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Tuesday, October 2, 2012

Single Malt Report: Clynelish 14 year old

Stop the presses!  The thesis for this post is one that you have never heard before.  *Ahem*

Clynelish is good.



Also, water is wet.  And night follows day.

Maybe I'm the last one getting on the Clynelish train.

For those new to Clynelish, I recommend Serge Valentin's site about the history of the distillery and its late older brother Brora.

To sum it up, the distillery that is now named Brora (though used to be called Clynelish) existed first and released a peated Highland malt.  150 years after its opening, a new Clynelish distillery was built next door and produced a mostly non-peated malt.  They operated in unison for 14 to 16 years until the whisky crash of the '80s hit.  One distillery survived, the other did not.

Ultimately, Brora distillery is gone, but we have Clynelish.  Or rather, Diageo has Clynelish.  This lovely malt is well loved by blenders as it makes up a significant portion of the higher end Johnnie Walkers, as well as almost all of the Compass Box bottlings.

Diageo only added it to the Classic (and/or Hidden) Malt releases within the past ten years, and only puts out 8000 cases per year at that.  Even with that limited output (and a 46% ABV), Clynelish is still $10-$15 cheaper than Oban 14.

Distillery: Clynelish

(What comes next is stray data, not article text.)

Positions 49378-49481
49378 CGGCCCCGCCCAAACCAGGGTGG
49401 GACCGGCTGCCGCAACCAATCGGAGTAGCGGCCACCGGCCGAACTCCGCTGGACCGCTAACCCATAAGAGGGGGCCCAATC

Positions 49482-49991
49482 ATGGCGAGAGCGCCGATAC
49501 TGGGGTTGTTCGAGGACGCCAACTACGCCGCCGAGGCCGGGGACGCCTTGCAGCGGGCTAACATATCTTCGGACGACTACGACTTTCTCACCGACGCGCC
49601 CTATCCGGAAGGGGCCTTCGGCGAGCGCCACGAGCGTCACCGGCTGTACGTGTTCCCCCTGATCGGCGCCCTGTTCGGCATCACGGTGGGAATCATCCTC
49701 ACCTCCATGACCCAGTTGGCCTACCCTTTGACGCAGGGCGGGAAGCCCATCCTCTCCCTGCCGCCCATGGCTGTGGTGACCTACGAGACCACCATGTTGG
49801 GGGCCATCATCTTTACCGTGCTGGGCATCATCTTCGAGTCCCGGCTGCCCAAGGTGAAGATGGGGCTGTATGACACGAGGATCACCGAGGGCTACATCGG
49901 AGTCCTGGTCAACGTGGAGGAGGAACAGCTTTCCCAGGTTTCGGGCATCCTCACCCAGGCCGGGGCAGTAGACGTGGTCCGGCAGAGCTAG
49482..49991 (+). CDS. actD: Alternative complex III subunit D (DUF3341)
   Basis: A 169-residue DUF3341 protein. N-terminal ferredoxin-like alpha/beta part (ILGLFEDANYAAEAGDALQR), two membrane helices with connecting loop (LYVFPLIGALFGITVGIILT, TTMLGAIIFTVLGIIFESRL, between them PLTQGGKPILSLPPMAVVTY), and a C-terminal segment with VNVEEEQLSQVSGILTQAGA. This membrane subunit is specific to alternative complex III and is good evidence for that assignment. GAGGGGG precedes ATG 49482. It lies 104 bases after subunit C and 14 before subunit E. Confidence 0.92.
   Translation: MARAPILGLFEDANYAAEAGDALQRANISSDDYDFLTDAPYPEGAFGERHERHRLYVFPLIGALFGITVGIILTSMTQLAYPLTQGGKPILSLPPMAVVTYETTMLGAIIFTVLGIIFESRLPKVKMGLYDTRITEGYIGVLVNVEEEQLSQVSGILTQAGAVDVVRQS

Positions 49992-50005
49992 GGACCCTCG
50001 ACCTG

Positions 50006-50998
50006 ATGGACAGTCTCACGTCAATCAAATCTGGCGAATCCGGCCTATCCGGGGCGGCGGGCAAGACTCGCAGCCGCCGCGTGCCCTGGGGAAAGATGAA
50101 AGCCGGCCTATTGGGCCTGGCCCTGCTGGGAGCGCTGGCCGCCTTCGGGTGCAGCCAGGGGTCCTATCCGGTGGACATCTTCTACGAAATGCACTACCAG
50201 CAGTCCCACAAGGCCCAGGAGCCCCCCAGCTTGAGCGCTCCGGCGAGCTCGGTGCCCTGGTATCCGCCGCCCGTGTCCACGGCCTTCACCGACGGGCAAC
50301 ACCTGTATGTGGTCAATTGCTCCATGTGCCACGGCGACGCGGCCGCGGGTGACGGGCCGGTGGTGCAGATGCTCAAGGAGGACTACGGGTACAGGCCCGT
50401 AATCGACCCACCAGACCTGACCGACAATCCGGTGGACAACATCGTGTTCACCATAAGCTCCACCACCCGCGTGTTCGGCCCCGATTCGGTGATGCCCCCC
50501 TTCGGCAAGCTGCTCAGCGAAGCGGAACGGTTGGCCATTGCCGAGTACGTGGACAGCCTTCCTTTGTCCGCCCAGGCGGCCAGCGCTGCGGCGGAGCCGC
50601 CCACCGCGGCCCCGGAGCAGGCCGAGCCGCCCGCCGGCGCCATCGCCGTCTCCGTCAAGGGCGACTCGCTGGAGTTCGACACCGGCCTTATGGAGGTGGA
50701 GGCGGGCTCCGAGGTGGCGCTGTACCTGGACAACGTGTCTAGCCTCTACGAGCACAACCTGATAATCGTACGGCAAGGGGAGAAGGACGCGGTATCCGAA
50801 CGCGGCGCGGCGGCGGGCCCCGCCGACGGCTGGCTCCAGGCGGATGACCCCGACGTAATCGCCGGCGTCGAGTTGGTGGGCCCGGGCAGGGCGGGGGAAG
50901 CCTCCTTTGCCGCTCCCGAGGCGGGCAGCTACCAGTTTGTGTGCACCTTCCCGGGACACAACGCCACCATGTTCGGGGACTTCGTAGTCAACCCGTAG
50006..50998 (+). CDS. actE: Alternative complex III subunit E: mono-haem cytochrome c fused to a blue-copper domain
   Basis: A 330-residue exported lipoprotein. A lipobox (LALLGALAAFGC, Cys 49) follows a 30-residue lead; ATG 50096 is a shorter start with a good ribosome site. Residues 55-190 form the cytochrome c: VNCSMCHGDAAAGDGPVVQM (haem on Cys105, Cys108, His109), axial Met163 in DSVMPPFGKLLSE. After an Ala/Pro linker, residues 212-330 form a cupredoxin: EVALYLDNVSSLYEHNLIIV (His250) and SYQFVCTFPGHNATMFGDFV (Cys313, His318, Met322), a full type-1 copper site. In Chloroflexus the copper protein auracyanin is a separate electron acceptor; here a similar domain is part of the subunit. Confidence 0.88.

Ownership: Diageo
Region: Northern Highlands
Type: Single Malt Whisky
Maturation: ex-bourbon American oak
Age: minimum 14 years
Alcohol by Volume: 46%

I had a glass of this whisky at The Bowery after a crummy work day.  I had it served up in a brandy snifter and I did my best to let it last 45 minutes.

The color is apple juice gold.  The nose starts with citrus rind, pleasant floral notes, and cereal-y malt.  Later, notes of coconut milk, dijon mustard, and booze-soaked chocolate cake take shape.  The palate is spicy and full of barley sugar.  There's some mild tropical fruit, a little bit of fresh cherry, then some vanilla around the edges.  A buttery oak note grows with time.  The finish is of a medium length.  It's spicy and sweet, with the vanilla and fresh cherry notes.

The nose gets much oakier.  There's a little bit of fresh apple juice.  But otherwise most of the other characteristics are silenced.  The palate is nice and silky.  Much more vanilla.  It's sweet, but not sugary, though the spice is gone.  The maltiness is still there and some alcohol heat sticks around.  It finishes malty with lots of vanilla, and dandelion flowers!

As the addition of water really brings out the oak, I prefer this single malt neat.  It hits all the right notes and becomes very very very drinkable.  Because the report was not conducted under optimum circumstances, I can't say if I enjoy it better than Oban 14.  But it is a good competitor.  There will need to be a Taste Off between these two someday soon.

Finally, I would like to encourage you to read Oliver's post on dramming.com entitled "Who Needs Brora And Port Ellen? We Have Clynelish And Caol Ila!".  The sentiment is quite lovely.  Though we've lost Brora, weep not; there are volumes of Clynelish available for us to enjoy every year.

Availability - Many liquor specialists
Pricing - $50-$60
Rating - 90